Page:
Auckland lost more than 40,000 people to other parts of New Zealand in just five years - and house prices had a lot to do with it. Ben Leahy meets one ex-Aucklander who's never looked back.
Graham Sumner decided he'd had enough four years ago.
So he quit moaning about Auckland's "ridiculously expensive" house prices and grabbed "life by the horns".
He and his wife Amanda had been paying $450 a week to rent a "stinker" two-bedroom flat in Auckland's Sandringham in 2016.
But when they became pregnant with their first daughter, they re-evaluated.
Searching the country, they found a 170sq m, four-bedroom villa in Invercargill in New Zealand's far south on a 500sq m section selling for less than $200,000.
The decision to pack up and head south was a no-brainer.
"Heck, my mortgage payments are less than $250 per week," Sumner said.
"What do you get in Auckland for that? Nothing. That is the cost of your petrol for a week."
The Sumners aren't the only ones waving goodbye to Auckland's sky-high house prices.
What started as a trickle of Aucklanders leaving in 2013 has now grown into a movement approaching an exodus, research by consultant Ian Mitchell has found.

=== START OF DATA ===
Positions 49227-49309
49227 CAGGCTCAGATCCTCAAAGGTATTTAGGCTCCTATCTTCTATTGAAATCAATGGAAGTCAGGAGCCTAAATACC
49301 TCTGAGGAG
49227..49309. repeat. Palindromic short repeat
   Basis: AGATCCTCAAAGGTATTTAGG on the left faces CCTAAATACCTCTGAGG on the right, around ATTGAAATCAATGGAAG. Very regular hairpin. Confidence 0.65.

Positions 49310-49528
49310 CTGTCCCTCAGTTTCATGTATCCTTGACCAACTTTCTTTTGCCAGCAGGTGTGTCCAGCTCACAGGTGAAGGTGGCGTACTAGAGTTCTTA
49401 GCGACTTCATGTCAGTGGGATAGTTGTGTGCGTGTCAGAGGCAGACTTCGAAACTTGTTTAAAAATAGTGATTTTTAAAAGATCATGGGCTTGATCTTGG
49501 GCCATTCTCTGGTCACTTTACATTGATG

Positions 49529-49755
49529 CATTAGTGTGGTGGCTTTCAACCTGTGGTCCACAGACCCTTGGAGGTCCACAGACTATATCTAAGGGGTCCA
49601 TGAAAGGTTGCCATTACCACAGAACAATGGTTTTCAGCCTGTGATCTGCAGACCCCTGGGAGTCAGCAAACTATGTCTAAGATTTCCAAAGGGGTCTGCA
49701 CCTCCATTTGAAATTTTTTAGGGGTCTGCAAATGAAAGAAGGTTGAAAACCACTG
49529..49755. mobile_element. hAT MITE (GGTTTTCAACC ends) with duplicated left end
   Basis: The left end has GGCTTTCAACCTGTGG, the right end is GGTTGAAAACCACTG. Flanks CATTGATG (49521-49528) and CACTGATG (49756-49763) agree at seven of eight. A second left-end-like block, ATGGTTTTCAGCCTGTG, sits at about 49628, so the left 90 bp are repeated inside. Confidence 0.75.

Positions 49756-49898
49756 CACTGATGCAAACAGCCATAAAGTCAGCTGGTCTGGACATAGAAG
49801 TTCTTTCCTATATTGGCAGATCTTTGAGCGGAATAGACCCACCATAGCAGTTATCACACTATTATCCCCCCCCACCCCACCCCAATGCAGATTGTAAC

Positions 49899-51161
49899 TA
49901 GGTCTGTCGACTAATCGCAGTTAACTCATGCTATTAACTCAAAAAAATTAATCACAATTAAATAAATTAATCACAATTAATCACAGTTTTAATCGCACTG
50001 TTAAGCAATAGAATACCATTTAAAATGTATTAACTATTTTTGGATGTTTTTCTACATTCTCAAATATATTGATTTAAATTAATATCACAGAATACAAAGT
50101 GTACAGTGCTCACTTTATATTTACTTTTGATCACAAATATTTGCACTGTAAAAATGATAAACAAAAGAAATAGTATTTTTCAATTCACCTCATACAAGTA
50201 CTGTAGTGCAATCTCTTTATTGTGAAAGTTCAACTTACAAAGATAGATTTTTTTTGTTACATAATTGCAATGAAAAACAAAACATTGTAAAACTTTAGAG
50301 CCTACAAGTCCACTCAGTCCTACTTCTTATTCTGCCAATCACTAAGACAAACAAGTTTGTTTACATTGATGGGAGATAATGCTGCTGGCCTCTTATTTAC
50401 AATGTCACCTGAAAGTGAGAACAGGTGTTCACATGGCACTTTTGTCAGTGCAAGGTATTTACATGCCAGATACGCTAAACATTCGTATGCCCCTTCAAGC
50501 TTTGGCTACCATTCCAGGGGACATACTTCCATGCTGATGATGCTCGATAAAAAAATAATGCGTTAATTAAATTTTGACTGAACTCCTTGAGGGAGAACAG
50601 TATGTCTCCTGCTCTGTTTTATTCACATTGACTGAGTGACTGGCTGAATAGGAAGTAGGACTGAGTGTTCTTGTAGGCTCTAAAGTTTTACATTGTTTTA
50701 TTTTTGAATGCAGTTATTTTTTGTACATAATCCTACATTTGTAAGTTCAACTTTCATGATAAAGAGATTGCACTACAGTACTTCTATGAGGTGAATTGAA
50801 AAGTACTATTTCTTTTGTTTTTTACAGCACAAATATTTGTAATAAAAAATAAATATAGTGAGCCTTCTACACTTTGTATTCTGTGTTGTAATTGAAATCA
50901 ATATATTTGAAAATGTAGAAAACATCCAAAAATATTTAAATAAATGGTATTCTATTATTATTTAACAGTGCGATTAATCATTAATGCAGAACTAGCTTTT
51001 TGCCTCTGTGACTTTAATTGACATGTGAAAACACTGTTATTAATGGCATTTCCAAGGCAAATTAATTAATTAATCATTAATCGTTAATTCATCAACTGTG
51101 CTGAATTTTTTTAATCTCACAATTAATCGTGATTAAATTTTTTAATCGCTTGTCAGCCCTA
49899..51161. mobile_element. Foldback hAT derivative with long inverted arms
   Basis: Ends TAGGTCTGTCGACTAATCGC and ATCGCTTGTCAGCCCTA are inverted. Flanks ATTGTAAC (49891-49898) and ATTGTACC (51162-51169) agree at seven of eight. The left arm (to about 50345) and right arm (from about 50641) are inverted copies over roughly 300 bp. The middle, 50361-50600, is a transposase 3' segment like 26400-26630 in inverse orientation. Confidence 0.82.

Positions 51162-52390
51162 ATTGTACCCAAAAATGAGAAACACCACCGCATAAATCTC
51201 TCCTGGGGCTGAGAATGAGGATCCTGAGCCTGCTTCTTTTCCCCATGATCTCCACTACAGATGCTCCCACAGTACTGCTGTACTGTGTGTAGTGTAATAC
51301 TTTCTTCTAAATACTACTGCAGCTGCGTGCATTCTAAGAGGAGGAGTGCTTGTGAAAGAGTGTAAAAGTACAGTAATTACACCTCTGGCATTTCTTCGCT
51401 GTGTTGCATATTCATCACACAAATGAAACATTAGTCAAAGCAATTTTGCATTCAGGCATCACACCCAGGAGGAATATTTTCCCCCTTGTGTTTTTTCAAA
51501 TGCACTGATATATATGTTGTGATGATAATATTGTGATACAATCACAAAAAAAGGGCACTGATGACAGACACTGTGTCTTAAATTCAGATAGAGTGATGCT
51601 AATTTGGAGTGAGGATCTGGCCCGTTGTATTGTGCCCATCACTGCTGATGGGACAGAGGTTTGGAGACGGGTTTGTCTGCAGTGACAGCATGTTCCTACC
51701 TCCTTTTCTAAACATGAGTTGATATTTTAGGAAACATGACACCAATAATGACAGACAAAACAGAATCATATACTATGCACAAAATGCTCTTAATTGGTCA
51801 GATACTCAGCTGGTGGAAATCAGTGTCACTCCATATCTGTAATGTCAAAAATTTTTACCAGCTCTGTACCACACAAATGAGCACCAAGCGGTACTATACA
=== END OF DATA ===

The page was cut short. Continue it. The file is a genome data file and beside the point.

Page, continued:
Between June 2013 and June 2018, Auckland lost an estimated 41,860 more people to other parts of New Zealand than it gained in new residents arriving from the regions, he said in a housing affordability report prepared for Auckland Council.
Those leaving are moving for a range of reasons, Mitchell said.
But the hunt by essential workers, young families and single parents for cheaper places to buy and rent is clearly a major reason, he said.
Despite the loss of Aucklanders, the city's population is still estimated to have grown between 2013 and 2018 due to overseas migration. About 118,000 more migrants and expat Kiwis arrived in Auckland from overseas than left for other countries.
However - with so many Aucklanders leaving for other parts of New Zealand - statisticians have had to lower official population projections for the city.
And with Covid closing international borders that growth may lessen further, Mitchell said.
The other point to note is that it's not only young families leaving.
Aucklanders aged 60 to 69 years are among those leaving the most.
That suggests retirees benefiting from decades of rising house prices are selling up and using the value of their Auckland homes to fund quieter lifestyles near the beach, Mitchell said.
They may also be moving to be closer to family or to live in more affordable towns - or perhaps to use the sale of Auckland homes to help raise deposits for their children to buy.
With those caveats mentioned, the data still made it clear young families were on the move, Mitchell said.
The most common group to leave the city is children under 9, while those aged 30-39 are the third most common group.
That matched with Stats NZ data showing Kiwi mums and dads are typically aged 31 and 32 at the birth of their children, and a study by analysts CoreLogic showing Auckland first-home buyers are typically 35.
It is these younger Kiwis, who are being hit hardest by declines in home ownership.